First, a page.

- Thierry Spanjaard
The SIM turns 30!
Looking back on history, G+D recently published a story about the beginning of the SIM cards 30 years ago, in 1991, with the company’s first delivery of commercial SIM cards to Radiolinja, then mobile operator in Finland. Before this, the concept of the SIM emerged when engineers from smart card manufacturers Giesecke & Devrient (now G+D), Gemplus and Schlumberger (both now part of Thales), participated in the standardization process of cellular communications, which became known as GSM. What they brought was the concept of having subscriber details on secure removeable chip while the handset remained standard. The concept of the SIM was born!
We all remember events linked to the SIM card. On October 7, 1991, I was a witness of the first roaming demonstration during Telecom 91 trade show in Geneva, where everyone was amazed to see people, who, at that time belonged to the operators' staff, able to place phone calls between Norwegians, Swedes, Danes and Finns, directly, without any complication while all of them were standing in front of us in Switzerland! Roaming was amazing!
A single SIM card, the size of full ISO 7816 card, at that time costed the price of several meals in a restaurant, far away from the current prices!
No one really anticipated the role the SIM would play in the industry. A study made by a reputable analyst firm in 1990 said: “Mobile communication is to be a booming market. By year 2000, there will be 20 million mobile phone users!” In fact there was over 450 million mobile phone users in 2000! And now, there are more than 10.5 billion mobile connections, according to the GSMA. Over the years, the SIM card, and its evolutions, became the number one market segment of the whole industry both in terms of sales and net income.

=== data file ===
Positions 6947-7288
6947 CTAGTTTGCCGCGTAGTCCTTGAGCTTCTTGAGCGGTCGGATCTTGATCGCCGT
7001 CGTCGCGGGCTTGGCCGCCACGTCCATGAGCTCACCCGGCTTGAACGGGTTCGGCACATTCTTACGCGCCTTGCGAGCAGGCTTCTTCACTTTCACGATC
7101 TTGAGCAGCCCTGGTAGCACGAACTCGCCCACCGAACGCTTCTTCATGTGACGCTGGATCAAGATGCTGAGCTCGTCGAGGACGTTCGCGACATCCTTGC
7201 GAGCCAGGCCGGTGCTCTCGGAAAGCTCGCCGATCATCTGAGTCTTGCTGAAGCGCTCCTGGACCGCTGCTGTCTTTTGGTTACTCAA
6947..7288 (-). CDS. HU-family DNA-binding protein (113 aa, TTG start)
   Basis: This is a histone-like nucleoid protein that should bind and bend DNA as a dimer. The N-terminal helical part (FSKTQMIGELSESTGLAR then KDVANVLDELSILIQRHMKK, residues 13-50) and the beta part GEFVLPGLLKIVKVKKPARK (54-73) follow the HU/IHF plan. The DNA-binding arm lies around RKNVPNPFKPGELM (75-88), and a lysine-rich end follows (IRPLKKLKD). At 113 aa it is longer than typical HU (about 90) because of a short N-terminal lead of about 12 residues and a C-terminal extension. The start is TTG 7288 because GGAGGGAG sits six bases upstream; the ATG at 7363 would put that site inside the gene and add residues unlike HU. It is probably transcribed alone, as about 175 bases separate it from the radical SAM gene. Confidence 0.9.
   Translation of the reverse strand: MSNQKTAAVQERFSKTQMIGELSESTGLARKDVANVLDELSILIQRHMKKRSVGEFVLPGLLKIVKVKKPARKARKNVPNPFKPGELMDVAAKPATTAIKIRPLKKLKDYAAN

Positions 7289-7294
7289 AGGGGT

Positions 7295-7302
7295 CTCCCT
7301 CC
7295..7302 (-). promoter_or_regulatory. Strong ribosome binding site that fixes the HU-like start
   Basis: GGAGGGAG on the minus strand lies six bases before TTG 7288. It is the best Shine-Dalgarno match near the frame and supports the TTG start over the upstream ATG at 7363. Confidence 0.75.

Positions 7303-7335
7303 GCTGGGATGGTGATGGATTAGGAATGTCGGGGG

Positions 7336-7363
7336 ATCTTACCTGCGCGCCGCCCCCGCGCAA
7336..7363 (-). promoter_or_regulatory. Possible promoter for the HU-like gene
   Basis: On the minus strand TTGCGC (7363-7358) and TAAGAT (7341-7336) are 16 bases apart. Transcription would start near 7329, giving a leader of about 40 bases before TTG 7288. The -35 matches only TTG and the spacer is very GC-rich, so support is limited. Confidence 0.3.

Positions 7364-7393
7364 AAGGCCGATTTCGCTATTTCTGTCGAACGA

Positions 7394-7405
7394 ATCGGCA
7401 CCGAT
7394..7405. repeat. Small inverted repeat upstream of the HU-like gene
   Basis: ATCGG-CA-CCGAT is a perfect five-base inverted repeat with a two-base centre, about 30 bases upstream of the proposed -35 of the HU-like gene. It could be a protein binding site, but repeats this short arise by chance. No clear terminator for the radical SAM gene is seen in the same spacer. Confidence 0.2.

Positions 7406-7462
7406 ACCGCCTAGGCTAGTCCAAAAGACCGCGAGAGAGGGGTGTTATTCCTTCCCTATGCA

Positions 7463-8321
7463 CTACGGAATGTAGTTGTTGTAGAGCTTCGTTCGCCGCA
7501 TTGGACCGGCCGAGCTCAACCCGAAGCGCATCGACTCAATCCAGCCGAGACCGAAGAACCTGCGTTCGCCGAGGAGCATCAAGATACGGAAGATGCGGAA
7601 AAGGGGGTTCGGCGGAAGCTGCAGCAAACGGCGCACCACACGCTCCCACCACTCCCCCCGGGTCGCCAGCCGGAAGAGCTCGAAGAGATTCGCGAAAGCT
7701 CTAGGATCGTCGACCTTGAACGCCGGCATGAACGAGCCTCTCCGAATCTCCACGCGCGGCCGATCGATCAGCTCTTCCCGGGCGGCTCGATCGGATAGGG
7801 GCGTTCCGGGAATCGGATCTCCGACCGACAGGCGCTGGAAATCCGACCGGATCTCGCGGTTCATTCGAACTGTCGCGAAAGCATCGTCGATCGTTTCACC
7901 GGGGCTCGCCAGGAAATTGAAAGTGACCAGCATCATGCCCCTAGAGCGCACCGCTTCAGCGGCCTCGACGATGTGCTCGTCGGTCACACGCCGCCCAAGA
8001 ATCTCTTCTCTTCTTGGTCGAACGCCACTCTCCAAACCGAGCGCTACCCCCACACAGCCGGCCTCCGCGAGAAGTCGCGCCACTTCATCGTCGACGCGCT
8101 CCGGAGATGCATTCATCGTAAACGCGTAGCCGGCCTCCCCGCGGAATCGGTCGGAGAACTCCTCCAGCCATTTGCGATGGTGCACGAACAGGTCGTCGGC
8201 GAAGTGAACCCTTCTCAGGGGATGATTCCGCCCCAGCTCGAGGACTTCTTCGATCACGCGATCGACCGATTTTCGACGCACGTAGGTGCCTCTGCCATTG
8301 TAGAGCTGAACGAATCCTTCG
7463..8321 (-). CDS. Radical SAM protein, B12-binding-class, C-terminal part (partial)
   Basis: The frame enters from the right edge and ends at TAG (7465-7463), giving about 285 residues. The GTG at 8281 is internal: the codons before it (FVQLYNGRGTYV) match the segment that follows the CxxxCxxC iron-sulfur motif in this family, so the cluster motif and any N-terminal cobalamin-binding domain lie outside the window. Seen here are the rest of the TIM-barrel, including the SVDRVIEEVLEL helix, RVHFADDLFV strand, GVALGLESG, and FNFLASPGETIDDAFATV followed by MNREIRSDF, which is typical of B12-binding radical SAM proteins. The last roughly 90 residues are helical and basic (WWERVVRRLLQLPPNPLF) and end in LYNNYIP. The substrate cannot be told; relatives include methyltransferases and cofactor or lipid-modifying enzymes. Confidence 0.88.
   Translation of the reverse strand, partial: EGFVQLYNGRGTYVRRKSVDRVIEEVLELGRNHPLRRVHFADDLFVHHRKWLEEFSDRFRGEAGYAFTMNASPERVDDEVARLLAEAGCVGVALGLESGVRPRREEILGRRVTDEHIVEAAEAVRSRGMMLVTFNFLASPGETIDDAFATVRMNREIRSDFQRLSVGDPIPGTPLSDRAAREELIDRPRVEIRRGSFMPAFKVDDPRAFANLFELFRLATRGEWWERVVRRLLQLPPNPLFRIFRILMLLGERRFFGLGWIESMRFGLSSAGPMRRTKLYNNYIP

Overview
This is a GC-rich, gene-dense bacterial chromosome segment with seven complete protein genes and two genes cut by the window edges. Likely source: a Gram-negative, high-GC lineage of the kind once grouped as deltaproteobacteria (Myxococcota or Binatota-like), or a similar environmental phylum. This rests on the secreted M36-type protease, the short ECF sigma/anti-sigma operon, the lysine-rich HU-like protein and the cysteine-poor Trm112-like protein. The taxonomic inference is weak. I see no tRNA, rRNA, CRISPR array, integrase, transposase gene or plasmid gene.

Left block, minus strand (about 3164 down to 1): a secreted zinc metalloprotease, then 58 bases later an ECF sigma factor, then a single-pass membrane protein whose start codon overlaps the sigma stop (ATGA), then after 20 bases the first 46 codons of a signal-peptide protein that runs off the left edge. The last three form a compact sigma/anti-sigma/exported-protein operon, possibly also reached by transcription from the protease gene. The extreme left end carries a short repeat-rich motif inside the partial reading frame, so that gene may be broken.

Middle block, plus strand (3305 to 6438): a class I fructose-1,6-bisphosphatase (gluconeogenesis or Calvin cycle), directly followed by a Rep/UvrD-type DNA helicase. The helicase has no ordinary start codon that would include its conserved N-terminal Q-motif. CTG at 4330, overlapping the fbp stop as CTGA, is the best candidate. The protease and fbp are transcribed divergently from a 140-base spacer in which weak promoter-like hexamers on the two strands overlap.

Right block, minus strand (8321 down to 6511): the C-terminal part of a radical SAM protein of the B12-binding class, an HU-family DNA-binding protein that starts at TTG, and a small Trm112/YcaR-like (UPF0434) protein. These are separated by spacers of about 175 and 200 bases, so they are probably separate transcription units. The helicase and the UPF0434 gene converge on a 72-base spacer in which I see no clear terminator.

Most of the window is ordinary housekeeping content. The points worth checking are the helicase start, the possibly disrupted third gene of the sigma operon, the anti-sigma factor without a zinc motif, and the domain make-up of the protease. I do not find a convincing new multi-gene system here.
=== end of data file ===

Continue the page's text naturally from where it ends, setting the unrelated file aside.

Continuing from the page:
Of course, technology evolved fast, along with the important standardization work done by representatives of all industrialists. The SMS appeared on consumer handsets in 1993, SIM Tool Kit (STK) was standardized in 2001, allowing to develop simple applications in the SIM card. To cope with the miniaturization of handsets and the inception of smartphones, the SIM card size had to evolve with the successive standards: Standard SIM (ISO 7816), Mini SIM, Micro SIM and finally Nano SIM.
After the Nano SIM, next step has been the integration of the SIM chip in the handset: the eSIM starting from 2012. We all know the SIM is now on its way down. Just in the consumer market, many handsets support eSIMs, and the eSIM has become the easiest way for end users to avoid roaming charges when traveling. In the near future, the iSIM, or integrated SIM, where the SIM functions are now performed by an isolated hardware component that becomes part of the baseband processor, may well be the eSIM replacement.
In the IoT market, it has already been clear for a while that the traditional SIM was not the way to go. The eSIM has become the preferred solution when it comes to providing connectivity to IoT devices. The iSIM or iUICC is bound to become the best option for IoT devices, as it allows a more integrated design, thus reducing power consumption and allowing for cost reduction.
When the SIM is replaced by the eSIM and iSIM, I will be able to say I have had the chance to experience both the beginning and the end of a fascinating technology over my career.